Bankruptcy Means Test Basics

Bankruptcy Means Test Basics

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Bankruptcy Means Test is the Chapter 7 Qualification Test. However, if you do not qualify for a 7, it is also used to determine the amount of your chapter 13 plan payment. Additionally, it determines the duration of you chapter 13 plan.

If your income is above the median income your chapter 13 payment plan must last for 5 years.  If below then only 3 years.

You can always file a chapter 13 which is often a much better idea than a debt consolidation. A chapter 13 is a type of debt consolidation however, you as the consumer have the upper hand.  You have the power.

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Reaffirmation Agreements

REAFFIRMATION AGREEMENTS

A Reaffirmation Agreement is a new promissory note to keep paying on an old contract for the purchase of goods where the lender can repossess or foreclose the goods.  Because you have signed a security agreement the lender has the right to repossess or foreclose if you do not pay for it.

Chapter 7 bankruptcy discharges your personal obligation to pay the loan, or in other words, you no longer have to legally pay on the note.  However, the lender still has a lien on the object(s) in question. Jewelry, refrigerators or large appliances, and most notably cars can be repossessed in this way.

What a reaffirmation agreement does: It allows you and the lender to agree that you may keep the goods so long as you continue to pay for them.  When executing a reaffirmation agreement with the lender sometimes the lender will reduce the balance owing, the interest rate or both.  As a result the payment and term can be reduced.

Nowadays most lenders will not reduce the interest rates and balances on cars.  Home mortgages never do.  You can often reduce the balance and interest rates on appliances, jewelry, computers and motorcycles.

If you do sign a reaffirmation agreement, you will have 60 days to change your mind and rescind it.  Rescissions must be in writing, served on the creditor and preferably filed with the court.

MORTGAGES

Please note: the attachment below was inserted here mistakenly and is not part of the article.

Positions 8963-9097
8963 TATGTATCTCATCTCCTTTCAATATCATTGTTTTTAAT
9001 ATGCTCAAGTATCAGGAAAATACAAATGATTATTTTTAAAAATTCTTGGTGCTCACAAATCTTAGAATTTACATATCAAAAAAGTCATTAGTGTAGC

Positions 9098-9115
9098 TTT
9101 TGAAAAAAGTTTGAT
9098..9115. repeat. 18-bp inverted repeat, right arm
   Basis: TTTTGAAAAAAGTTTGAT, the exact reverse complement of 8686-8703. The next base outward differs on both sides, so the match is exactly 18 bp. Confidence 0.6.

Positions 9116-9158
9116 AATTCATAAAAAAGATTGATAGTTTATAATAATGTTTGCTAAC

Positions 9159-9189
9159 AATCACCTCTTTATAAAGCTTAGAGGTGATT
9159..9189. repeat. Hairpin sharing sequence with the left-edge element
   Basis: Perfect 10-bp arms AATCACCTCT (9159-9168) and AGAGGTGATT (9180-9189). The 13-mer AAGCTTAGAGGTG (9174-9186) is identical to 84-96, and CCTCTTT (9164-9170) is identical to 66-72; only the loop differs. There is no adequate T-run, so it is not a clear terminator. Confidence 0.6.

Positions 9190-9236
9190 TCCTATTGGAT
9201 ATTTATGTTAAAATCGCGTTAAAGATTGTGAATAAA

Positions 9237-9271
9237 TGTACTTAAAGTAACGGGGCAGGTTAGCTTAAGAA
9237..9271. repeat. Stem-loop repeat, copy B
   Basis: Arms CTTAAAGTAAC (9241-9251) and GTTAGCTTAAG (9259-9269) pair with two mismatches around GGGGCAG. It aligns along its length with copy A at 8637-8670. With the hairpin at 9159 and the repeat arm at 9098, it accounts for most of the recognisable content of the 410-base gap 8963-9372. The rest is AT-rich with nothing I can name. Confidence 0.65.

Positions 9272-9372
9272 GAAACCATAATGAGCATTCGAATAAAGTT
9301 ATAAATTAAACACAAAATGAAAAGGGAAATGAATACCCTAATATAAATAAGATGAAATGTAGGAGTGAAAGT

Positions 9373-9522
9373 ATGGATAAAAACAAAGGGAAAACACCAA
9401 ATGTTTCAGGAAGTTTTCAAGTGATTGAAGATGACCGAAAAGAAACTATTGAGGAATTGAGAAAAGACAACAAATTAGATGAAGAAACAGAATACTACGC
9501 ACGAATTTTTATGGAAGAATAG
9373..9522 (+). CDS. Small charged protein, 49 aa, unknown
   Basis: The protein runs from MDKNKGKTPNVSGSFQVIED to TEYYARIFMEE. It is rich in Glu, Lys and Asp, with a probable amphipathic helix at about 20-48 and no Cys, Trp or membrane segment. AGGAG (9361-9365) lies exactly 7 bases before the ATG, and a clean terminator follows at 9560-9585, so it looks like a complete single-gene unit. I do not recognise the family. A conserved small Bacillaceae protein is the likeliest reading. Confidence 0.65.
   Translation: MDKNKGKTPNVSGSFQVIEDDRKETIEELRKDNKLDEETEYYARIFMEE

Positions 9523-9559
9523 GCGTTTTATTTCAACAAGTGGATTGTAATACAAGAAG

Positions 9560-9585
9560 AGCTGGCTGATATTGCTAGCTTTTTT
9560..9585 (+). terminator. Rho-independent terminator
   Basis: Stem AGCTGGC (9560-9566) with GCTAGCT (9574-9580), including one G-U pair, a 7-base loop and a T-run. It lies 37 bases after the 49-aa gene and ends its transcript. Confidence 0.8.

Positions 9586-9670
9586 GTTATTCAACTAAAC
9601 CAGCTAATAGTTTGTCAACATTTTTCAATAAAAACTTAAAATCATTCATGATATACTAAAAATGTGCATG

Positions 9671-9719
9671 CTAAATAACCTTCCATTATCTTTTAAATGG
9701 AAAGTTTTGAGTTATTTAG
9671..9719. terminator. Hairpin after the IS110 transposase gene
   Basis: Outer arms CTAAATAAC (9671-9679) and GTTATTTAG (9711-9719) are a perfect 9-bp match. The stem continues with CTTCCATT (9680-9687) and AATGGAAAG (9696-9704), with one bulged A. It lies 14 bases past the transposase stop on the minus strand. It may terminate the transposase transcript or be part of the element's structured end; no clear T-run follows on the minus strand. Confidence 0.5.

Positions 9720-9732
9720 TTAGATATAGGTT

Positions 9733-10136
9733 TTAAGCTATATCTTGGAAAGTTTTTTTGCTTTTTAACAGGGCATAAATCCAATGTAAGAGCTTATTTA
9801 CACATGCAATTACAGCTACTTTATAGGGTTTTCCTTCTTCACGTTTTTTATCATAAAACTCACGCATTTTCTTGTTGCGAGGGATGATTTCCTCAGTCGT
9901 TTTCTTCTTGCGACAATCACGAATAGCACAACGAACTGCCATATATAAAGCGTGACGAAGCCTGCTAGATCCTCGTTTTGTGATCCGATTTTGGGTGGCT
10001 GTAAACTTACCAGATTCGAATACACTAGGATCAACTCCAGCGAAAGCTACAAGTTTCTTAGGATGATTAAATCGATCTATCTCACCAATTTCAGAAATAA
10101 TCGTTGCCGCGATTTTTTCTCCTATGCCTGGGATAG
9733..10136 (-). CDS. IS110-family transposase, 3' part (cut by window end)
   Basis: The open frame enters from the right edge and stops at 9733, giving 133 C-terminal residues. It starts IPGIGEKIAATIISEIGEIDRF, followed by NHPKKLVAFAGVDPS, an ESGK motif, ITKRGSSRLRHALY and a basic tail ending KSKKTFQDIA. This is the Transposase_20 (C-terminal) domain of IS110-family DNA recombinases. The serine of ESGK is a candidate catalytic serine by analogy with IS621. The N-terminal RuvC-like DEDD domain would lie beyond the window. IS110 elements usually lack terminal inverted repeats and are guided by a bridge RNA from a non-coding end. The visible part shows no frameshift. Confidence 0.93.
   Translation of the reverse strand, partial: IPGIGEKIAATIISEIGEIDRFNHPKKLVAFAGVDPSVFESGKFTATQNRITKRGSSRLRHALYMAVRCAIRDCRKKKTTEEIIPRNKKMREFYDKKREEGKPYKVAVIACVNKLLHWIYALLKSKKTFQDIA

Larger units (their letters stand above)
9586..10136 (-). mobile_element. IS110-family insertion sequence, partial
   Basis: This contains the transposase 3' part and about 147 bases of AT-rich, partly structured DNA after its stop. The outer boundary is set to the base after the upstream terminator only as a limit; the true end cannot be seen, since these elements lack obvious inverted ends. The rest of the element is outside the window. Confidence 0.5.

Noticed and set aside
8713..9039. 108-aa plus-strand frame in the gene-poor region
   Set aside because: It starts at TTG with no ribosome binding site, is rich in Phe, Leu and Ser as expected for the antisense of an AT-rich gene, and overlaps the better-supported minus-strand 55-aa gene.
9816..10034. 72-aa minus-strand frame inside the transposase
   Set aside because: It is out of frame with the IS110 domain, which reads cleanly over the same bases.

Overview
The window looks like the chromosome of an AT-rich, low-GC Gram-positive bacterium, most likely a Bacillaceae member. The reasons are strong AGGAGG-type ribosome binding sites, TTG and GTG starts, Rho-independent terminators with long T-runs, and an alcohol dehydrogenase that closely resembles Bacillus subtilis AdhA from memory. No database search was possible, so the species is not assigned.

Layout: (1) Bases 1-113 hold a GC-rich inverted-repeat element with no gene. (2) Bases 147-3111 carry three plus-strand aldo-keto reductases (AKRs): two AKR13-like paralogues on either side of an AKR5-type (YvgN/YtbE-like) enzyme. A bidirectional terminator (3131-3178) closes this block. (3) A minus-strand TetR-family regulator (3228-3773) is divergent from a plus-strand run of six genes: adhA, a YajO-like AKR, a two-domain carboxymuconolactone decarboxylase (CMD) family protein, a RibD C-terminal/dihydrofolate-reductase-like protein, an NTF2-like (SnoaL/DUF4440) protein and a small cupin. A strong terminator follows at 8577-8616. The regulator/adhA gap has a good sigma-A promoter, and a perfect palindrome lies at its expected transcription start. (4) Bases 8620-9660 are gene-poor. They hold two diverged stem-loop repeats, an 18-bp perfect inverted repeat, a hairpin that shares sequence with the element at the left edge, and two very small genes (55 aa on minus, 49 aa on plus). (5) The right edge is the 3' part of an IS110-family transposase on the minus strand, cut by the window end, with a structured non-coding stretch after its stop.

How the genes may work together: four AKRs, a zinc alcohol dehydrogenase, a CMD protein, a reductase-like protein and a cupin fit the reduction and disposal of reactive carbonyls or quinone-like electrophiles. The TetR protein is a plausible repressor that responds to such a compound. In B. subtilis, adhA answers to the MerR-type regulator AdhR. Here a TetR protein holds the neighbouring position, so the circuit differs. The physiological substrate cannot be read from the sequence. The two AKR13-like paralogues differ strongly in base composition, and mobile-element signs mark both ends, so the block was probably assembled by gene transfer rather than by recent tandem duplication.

You would never reaffirm a mortgage.  Never.  Seldom but sometimes a mortgage lender will tell a client that the client’s post bankruptcy mortgage account would show up as good credit on their credit report if the client had just done a reaffirmation agreement.  It’s all the bankruptcy attorney’s fault that the client’s credit is not better than it is right now because he didn’t tell the poor client to reaffirm the mortgage.

Most mortgage companies will not do this to you, just a few.  Ones that do are unscrupulous and are aiming to get you to sign your life away.  They want you tied to that mortgage through the reaffirmation agreement come hell or high water.  If they can just do that, then if you foreclose, maybe they can sue you.  If you are in a worse position later, maybe you have to short sell, and when you do, they will ask you to pay them back sometimes, $10,000 to $50,000 in order for them to approve the short sale.

No, we don’t know what will happen, but I have a client right now who is being sued by a lender, his former first mortgage, who asked him to sign just such a promissory note in order to approve his short sale.  Fortunately for him, he did not do a reaffirmation on his mortgage during his bankruptcy.  Therefore, his mortgage company cannot in fact stick him with the debt, but for some reason they think that they can.  Wrong, they cannot.  We will be suing them soon for violating the Bankruptcy Discharge Order.

Because we do not have a crystal ball, and because the length of the term of a mortgage is so long, we NEVER sign a reaffirmation agreement on a mortgage.  This is the industry standard.